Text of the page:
The day you've dreaded for years has finally arrived: your teenage daughter has enthusiastically proclaimed at the dinner table that she has a boyfriend. Your first reaction might be to panic and lock your daughter in her bedroom, but a more realistic approach is to talk to your daughter about relationships, including sex and how to handle her first broken heart.
Establish Dating Rules
Sit your teenager down and begin a dialogue about your expectations. Inform your teen you expect to meet her boyfriend and his parents, and establish a few ground rules. Let your teen know that in order to head out on a date she must tell you where she is going, who else will be there and a phone number where she can be reached if she doesn't have a cellular phone. If the teenager is unwilling to abide by your dating rules, let her know this is punishable with loss of privileges, including limited access to a car or cellular phone. Continue to speak to your teen about her relationship, including any misgivings about the person she's dating. Try to remain non-judgmental and let your teen know you're always there to speak about her relationship and offer advice.
Discussing Sex and Dating
However uncomfortable, it's important to sit your teenage daughter down and have an open, honest and frank discussion about intimacy, relationships and sex. The Mayo Clinic recommends treating sex education as an ongoing conversation rather than a one-time discussion. Look for ideal moments to discuss sex and intimacy with your teenager. The next time you're watching a television show depicting dating and relationships, ask your teen's opinion on how love and intimacy are portrayed. The Mayo Clinic reminds parents that providing accurate information on sex is important, but it's also crucial to discuss the feelings and emotions that accompany beginning a sexual relationship.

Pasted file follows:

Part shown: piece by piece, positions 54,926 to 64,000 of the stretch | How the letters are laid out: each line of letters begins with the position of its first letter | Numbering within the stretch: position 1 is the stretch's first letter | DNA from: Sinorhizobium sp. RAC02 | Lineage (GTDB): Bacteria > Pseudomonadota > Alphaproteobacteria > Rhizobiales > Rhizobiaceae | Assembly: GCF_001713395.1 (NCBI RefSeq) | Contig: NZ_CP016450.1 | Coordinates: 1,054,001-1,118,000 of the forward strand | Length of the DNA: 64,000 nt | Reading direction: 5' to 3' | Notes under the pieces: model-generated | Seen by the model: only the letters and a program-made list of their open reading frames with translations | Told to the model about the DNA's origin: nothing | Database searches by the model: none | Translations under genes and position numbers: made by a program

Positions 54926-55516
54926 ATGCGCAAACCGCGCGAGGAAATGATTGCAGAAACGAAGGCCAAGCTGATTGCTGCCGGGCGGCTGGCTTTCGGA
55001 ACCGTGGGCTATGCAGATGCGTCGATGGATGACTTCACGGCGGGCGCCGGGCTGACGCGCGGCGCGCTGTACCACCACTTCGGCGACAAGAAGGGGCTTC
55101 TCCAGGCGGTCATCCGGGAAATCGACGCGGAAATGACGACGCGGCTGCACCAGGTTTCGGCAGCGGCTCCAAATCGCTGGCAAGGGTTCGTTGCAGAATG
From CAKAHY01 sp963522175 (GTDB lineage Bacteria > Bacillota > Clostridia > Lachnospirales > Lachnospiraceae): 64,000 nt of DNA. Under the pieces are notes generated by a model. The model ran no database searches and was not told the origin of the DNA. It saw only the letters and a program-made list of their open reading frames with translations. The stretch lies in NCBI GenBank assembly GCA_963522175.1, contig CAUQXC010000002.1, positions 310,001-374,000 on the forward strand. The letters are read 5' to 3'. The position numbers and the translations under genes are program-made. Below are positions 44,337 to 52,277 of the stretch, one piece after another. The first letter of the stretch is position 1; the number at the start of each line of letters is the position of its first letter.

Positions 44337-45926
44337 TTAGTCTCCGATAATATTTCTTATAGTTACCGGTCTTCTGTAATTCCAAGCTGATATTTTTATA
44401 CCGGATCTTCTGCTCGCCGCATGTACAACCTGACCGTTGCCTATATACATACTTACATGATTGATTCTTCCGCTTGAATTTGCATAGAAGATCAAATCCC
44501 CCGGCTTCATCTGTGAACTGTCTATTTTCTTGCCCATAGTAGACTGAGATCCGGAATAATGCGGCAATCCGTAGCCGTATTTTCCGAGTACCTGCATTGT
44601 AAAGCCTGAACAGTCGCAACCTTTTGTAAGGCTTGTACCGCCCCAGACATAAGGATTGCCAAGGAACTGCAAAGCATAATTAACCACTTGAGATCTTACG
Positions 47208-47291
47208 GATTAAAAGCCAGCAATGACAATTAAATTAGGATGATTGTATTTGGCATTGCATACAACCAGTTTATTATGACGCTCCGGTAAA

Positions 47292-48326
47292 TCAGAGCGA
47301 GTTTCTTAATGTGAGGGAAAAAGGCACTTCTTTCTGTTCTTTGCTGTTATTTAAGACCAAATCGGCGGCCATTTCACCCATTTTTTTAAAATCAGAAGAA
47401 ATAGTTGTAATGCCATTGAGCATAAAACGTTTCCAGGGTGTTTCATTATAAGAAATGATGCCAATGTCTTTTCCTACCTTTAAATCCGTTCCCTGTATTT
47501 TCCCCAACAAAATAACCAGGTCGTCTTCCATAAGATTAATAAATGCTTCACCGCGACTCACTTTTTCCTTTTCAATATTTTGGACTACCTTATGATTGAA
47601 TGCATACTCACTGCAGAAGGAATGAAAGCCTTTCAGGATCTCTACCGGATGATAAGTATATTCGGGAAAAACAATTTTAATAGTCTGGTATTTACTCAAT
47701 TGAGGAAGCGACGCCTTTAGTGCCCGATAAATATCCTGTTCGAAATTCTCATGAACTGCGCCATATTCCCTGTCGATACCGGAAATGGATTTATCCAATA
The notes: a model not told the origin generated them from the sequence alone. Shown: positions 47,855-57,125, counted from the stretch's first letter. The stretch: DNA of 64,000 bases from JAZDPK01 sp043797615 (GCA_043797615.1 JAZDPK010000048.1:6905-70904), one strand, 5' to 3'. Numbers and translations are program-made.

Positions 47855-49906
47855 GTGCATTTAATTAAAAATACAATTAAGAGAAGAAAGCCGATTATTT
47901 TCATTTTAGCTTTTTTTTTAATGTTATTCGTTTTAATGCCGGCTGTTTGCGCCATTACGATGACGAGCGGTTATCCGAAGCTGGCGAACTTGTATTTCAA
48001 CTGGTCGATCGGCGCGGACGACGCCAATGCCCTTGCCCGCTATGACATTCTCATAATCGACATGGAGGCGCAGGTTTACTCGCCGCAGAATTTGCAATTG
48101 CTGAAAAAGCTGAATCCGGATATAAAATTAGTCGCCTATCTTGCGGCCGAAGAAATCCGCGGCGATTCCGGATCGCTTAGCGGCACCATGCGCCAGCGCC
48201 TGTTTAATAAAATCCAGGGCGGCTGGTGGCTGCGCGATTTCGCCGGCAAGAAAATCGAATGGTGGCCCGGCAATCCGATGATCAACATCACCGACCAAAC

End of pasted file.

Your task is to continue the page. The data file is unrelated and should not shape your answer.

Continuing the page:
Share Your Past Dating Experiences
Use your past experiences with dating as cautionary tales for your teen. When your teen comes to you with a dating issue or question, use experiences from your past as an example. If your teenage daughter's boyfriend is sending her mixed signals, relay a similar story about a boyfriend flirting with other girls or sending you similarly confusing signs. Laughing about your shared dating experiences ultimately helps you bond, which in turn hopefully encourages your teen to come to you again in the future.
Handling a Break-Up
It's an unfortunate inevitability that your daughter's first experience in teenage love will eventually end, and there's a chance the break-up won't be mutual or amiable. If this is the case, lend her a shoulder to cry on while you help her learn a valuable lesson from the experience. Talk with your teenager about the break-up, but also remember to respect her personal space and walk away if she's unwilling to open up. If the break-up negatively affects your teen's self-esteem, help rebuild her self-image by treating her to a day at the spa, some new clothing or a new hair cut.
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